Graeme Pitts getting out of control on Max's Broke Back Trail. Photo Credit: Bob Lowe www.robertnlowe.com
It happened. Yet again. The Dirty Sanchez enduro graced (should I really say graced when referring to an event called The Dirty Sanchez?) the slopes of an undisclosed location in the rugged foothill country of the Sierra Nevada Mountains in the self-proclaimed 51st state of Northern California. I kid, I kid.
What I'm not kidding about is Marco Osborne's domination of the event, which only seems fitting as WTB was the presenting sponsor for the event. Marco ran WTB Breakout 2.5 27.5" TCS Tough: High Grip Compound tires, Frequency i23 27.5" Team TCS rims, a prototype carbon-railed saddle, and Moto-X Clamp-on grips to a 16 second lead after 7 stages Saturday, which he then lengthened to over 30 seconds by the time the dirt settled Sunday.
Marco Osborne, focused and hustling down Vigilante Trail. Photo Credit: Bob Lowe www.robertnlowe.com
The Dirty Sanchez is an invite-only, private event limited to 50 people. With just over 700 feet of elevation on land sitting adjacent to a massive mine, the courses are quick, no-nonsense, and punctuated by large rubble strewn throughout red mine tailings. There's everything: seemingly smooth naturally bermed high speed terrain, true built features, sections that belch riders out on open, meadow-like free for alls of any line goes haphazard rock scrambling, and then steep drainages halted by overly abrupt sharp granite rock features. The TDS has it all.
Felt Enduro Team and WTB's own Jeremiah Newman, enjoying some of the TDS natural terrain. Photo Credit: Bob Lowe
Saturday's seven stages were practiced, Sunday's five were not. Nathan Riddle arrived Friday night, presumably slept, then stormed the tracks sight unseen. "The speed that Riddle was going having never seen the trails was unreal," marveled Nate Byrom, race director for this year's TDS. Riddle seared his way to seventh by Sunday, threading the needle aboard his Santa Cruz Bronson clad in Vigilantes 2.3 27.5" Team Issue tires, Tech Trail Clamp-On grips, and a Volt Team saddle.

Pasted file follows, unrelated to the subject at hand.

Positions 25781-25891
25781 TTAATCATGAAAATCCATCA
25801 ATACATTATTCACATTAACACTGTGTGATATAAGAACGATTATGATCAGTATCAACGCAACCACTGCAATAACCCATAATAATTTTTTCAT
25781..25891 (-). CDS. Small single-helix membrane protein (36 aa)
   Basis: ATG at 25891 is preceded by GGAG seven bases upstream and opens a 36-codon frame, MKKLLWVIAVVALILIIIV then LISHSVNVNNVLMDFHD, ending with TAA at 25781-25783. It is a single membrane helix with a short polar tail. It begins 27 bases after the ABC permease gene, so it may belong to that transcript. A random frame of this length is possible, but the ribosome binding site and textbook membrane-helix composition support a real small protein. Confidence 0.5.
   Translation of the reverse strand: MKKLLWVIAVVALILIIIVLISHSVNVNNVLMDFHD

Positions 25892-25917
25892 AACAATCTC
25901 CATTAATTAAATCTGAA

9 rippers ready to own it. Photo Credit: Bob Lowe www.robertnlowe.com
Nine women showed the boys how to ride and in the end, it was South African Joanna Petterson riding for BMC that took the top spot, showing the Americans how it's done. Teal Stetson-Lee riding for LUNA Chix wasn't far off of Joanna, and Amy Morrison, unsponsored privateer - way to go Amy, took third. Fast times by shred ready women further proving that enduro isn't just for boys.
Pedaled transit stages and... wait for it... nonpedaled. Yep, side by side shuttling is rad. Photo Credit: Bob Lowe
Heavy rains Monday leading up to the event kept the dust relatively at bay but led to some seriously dicey conditions on Vigilante Trail, barely more than a steep drainage, that run off had further chiseled. Organizers were head-scratching the safety of its inclusion until Mark Weir, up for the excitement of the event, set up race tape at the top of the chute to make it appear as though it would slow racers down as they were to come hurling toward the plunge. Of course he left room for those with bravado to hold their speed. It's Weir, right? Those seeking bodily damage didn't have to slow down, there was a line right through it - sure enough, organizers kept Vigilante Trail in the race.
Fortunately, no stitches nor broken bones, purely dislocated joints once the weekend was through. Ben Cruz had finished third overall after day one then went down hard during Sunday's first stage. Dr. P handed him a beer, then forced his shoulder back into place. Success.
Ben Cruz being mended by Dr. P. from WTB on Vimeo. Keep in mind, Ben's already had his prescribed beer at this point.
At the end of it, 5 of the top 10 finishers were on WTB product and a lovely pool party and barbecue were had at the Bond family (Bond as in defending champ, Mason Bond of Devinci Alltricks Enduro Team) residence. Good times, beer, bbq, no broken bones - what more could one ask for?
Mason Bond and Ron Sanchez enjoying the festivities poolside at the Bond family residence post race. Photo Credit: Bob Lowe
A big thank you to all who made this event happen - the Bonds, Moeschlers, and Sanchez family for hosting and accommodating so many racers, the organizers, the expert and very professional generously volunteered medical staff, the sponsors, everybody. This race grosses zero. All money goes right back into renting the side by side, the barbecue, the primes for stages, the winning purses. Of course I said purses. It's a labor of love and it shows... here's to next year.
Enjoy the following video, it's rad and made by a local 15 year old shredder. It gives a good idea of the feel of the event: